Dezeen Magazine

DUST uses "lava-crete" to create monolithic desert house in Arizona

Arizona studio DUST has created a desert home south of Tucson using volcanic residue to form rammed-concrete walls (+ slideshow).

The house, named Casa Caldera, sits at a high altitude in the Canelo Hills of Southern Arizona's San Rafael Valley.

Casa Caldera by DUST

It is made up of two solid volumes symmetrically organised around a central void. One contains the living spaces and kitchen, and the other contains two bedrooms and a bathroom.

In designing the house, the architects borrowed cues from vernacular desert architecture. The central space that separates the two volumes, referred to as a zaguan, is typical of local architectural traditions.

Casa Caldera by DUST

"The Zaguan as a space offers the rare experience where one can slow down or stop altogether, and simply take in the natural environment in a single focused view and physically witness time passing," said DUST.

The only access to the house is through this sheltered courtyard space, which can be completely opened or closed by two massive steel doors at each end.

Casa Caldera by DUST

The courtyard frames views into the valley beyond, and in fair weather is used as the house's main dining area. A small secondary porch on the southwestern side of the house provides sunset views over the desert.

The house's two bedrooms are grouped together on one side of the courtyard, opposite the kitchen and living area.

Casa Caldera by DUST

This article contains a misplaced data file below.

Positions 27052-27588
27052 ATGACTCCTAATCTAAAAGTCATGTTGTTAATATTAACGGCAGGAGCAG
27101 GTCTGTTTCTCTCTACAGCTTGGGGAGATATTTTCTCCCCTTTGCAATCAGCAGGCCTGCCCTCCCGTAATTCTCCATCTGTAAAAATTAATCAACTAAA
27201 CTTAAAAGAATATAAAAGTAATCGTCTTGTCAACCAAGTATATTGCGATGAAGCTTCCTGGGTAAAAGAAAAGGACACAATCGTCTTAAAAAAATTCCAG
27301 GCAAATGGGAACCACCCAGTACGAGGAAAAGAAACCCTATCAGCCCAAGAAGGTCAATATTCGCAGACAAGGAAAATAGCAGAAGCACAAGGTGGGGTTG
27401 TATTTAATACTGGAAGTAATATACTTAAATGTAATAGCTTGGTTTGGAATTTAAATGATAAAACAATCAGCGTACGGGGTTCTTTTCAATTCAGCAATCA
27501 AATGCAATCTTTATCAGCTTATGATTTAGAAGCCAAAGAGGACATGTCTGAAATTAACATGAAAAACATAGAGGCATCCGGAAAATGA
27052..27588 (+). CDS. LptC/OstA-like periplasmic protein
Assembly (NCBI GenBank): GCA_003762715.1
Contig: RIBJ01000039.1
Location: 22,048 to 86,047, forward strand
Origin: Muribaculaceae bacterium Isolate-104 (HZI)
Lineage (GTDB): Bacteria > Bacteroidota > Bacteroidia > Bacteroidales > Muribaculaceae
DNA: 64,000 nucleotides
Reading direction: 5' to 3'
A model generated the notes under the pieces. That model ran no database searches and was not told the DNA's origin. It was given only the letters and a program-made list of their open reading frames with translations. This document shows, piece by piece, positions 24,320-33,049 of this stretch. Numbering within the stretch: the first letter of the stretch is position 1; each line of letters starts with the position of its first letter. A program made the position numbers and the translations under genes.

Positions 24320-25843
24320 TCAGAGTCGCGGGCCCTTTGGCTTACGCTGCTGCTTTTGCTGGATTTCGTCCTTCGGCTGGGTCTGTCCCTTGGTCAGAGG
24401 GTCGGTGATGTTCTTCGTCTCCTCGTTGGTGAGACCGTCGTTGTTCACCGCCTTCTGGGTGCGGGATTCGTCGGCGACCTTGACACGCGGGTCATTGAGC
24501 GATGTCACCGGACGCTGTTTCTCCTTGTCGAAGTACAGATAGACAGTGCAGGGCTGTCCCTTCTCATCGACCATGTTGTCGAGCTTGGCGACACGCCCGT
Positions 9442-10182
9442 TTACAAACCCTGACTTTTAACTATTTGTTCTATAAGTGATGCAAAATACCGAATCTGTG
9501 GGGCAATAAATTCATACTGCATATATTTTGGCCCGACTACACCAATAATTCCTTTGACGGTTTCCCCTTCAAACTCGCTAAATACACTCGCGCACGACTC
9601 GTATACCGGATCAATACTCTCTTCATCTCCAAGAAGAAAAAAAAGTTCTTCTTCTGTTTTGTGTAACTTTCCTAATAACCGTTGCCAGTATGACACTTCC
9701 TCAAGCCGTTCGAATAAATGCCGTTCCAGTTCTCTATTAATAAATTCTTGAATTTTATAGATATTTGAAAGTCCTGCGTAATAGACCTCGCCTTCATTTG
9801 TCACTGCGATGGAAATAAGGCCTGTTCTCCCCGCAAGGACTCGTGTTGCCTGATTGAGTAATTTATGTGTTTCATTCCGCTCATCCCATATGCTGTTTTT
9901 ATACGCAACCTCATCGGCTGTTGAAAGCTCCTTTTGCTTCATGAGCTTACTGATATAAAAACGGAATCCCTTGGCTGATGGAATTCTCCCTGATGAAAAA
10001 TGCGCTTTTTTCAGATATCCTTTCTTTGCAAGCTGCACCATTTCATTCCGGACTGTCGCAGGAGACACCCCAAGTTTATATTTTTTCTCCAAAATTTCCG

The local climate allows for the house to have an open configuration. It only requires heating on a few days per year. This is provided by a wood-burning fireplace in the living room.

The site is a mere 15 miles (25 kilometres) from the Mexican border.

Casa Caldera by DUST

"Proximity to the border and immigrant related foot traffic led the owner to request an impenetrable structure," said the architects. To solidify the house, the 18-inch-thick (45 centimetres) walls were made of a material known as "lava-crete".

Casa Caldera by DUST

The material – a compound developed by American architect Paul Schwam – is comprised of a mixture of red pulverized lava rock, cement and water. It forms a semi-fluid material similar to concrete, which is rammed into formwork before it sets hard.

Besides providing security for the users, the depth of the walls acts as thermal mass, insulation, and principal structure all at once.

Casa Caldera by DUST

Additionally, the construction technique is a nod to traditional compacted earth walls found in desert homes throughout the southern United States and Mexico.

"From native agricultural cultures, to nomadic hunter-gatherers, to conquistadors and missionaries, to pioneers, miners, cattle, and cowboys, to militia, migrants, and narcotraficantes, this region is the landscape and folklore of the quintessential Wild West," said DUST, which used rammed earth to create another house in the area.

Casa Caldera by DUST

Rammed concrete construction is similar to rammed earth, but contains cement as a binding agent. Other projects that use material include Peter Zumthor's holiday house in rural England and a visitor centre at Sparrenberg Castle in Germany by architect Max Dudler.

Photography is by Jeff Goldberg.